Assuring Access to Care<p>Finally, it is crucial that our response to the pandemic does not reverse the gains in health care access won under the Affordable Care Act (ACA) passed during the Obama administration.</p><p>Under the act, the uninsured rate for nonelderly Latinx people dropped from 33 percent in 2010 to 19 percent in 2016, according to the Kaiser Family Foundation. It dropped for African Americans from 20 percent to 11 percent, for American Indians and Alaskan Natives from 32 percent to 22 percent and for Asian Americans from 17 percent to 7 percent. But uninsured rates have either plateaued or crept up under the ongoing attacks on the ACA by the Republicans and the Trump White House.</p><p>This is the last thing that should be happening as African Americans, Latinx, and Native Americans are two to three times more likely to be in the <a href="https://nationalequityatlas.org/indicators/Working_poor" target="_blank">working poor,</a> and are still significantly more likely to be uninsured. It is the last thing needed in communities where poor health outcomes are baked into local environments.</p><p>It is also the last thing needed for hard working, but poorly paid Americans who are forced to live in affordable housing, or who must live in <a href="https://www.census.gov/newsroom/blogs/random-samplings/2016/09/grandparents-and-grandchildren.html" target="_blank">three-generation households</a>, with grandparents caring significantly for grandchildren while the mother in the middle goes off to work. This happens more frequent in families of color <a href="https://www.aarp.org/content/dam/aarp/research/surveys_statistics/life-leisure/2019/aarp-grandparenting-study-african-american-black.doi.10.26419-2Fres.00289.003.pdf" target="_blank">and is especially visible</a> in many black neighborhoods badly wounded by mass incarceration and the flight of jobs in the last century. Five times more African American women than white women make it into their 40s having never married.</p><p>"Everybody is each other's lifeline," Bullard said. "The daughter may be working two jobs, but if she gets laid off, there's no paid leave, no health insurance. The grandmother may be 62 and not yet on Medicare. We know that children can be carriers without getting sick, and if the kid comes home and infects grandma . . . you kill grandma you kill childcare. The coronavirus shows what a house of cards these communities are."</p><p>The Trump administration's early complacency and confusion in its response to the pandemic led to a mixture of decisiveness and hesitance by churches, schools, concert halls and museums to close down. Who knows how much that chaos helped spread the virus? We may be all be separated by social distancing far longer than might have been necessary because of this president's distance from science.</p><p>That makes it all the more critical that the people who live the farthest from privilege and the closest to pollution not be lost in the effort to stem the pandemic and return to some sense of normalcy. An ominous sign that the White House could care less about this came in late March when the Environmental Protection Agency announced that it was suspending enforcement of environmental standards during the coronavirus crisis.</p><p>The <a href="https://www.epa.gov/newsreleases/epa-announces-enforcement-discretion-policy-covid-19-pandemic-0" target="_blank">EPA said</a> it was trying to "protect workers." But with the EPA being run by a former coal lobbyist who wants to <a href="https://www.epa.gov/sites/production/files/2020-02/documents/fy-2021-epa-bib.pdf" target="_blank">slash staff</a> down to 12,610 (the agency had as many as 17,000 employees during the Obama administration), it is likely very bad news for communities living next to industry.</p><p>A cliché among African Americans is that when white folks catch a cold, black people get pneumonia. Now that all of America faces down the pneumonia of COVID-19, America should not make the same mistakes it did in Katrina and Maria. Coronavirus is going to batter us far longer than the worst of hurricanes. We must not let environmental justice communities be flattened in the process.</p>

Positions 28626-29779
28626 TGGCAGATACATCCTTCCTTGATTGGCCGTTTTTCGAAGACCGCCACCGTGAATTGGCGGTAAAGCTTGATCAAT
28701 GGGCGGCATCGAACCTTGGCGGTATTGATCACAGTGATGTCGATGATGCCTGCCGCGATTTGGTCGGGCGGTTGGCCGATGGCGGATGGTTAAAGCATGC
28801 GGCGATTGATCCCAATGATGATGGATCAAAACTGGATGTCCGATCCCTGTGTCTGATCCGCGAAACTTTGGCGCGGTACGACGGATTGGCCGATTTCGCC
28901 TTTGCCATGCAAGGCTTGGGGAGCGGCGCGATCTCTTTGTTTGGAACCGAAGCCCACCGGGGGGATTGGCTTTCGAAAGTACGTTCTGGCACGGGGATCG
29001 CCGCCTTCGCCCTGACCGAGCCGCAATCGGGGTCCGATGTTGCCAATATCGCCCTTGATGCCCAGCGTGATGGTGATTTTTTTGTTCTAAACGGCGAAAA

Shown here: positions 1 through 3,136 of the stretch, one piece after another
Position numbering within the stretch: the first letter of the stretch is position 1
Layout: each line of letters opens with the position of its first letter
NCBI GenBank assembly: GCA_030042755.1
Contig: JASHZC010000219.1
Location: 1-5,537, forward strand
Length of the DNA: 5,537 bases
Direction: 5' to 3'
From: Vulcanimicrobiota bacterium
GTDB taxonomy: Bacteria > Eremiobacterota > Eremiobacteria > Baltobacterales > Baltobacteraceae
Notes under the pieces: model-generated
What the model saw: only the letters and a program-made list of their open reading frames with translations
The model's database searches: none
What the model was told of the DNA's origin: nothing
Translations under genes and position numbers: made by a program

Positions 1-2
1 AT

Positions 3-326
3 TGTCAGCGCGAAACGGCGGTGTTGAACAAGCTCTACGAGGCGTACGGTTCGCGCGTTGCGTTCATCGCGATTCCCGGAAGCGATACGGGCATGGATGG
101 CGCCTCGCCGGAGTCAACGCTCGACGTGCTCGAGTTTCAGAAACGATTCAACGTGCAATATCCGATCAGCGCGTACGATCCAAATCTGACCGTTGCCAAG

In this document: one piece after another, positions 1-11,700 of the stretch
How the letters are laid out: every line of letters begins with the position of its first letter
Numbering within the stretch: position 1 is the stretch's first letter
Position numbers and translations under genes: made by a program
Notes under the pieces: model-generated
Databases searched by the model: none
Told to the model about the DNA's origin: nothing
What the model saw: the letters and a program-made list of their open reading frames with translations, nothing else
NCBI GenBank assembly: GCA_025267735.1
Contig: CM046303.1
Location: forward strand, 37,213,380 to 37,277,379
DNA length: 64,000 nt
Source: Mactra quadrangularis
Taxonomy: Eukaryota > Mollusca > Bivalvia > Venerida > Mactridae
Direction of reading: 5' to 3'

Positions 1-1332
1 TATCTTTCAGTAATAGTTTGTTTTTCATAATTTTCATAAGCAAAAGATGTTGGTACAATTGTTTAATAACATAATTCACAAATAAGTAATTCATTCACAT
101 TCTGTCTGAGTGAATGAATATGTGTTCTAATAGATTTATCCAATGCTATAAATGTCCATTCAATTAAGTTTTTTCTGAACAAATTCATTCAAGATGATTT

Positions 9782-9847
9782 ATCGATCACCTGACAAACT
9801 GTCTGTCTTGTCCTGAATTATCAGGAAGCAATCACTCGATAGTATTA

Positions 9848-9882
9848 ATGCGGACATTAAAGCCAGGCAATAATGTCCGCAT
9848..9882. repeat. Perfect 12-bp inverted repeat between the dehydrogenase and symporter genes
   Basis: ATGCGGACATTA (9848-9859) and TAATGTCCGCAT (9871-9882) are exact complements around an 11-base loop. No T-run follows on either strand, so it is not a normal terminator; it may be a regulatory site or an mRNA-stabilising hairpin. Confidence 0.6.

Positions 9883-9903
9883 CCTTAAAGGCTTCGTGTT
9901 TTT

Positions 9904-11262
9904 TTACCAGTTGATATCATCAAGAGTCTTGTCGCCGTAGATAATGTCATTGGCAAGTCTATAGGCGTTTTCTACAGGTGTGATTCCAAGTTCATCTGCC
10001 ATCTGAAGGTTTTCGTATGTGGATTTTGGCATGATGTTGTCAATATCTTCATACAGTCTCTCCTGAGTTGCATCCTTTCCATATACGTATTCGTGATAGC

Colombia was the most dangerous nation in 2019 to be an environmental activist and experts suspect that conditions will only get worse.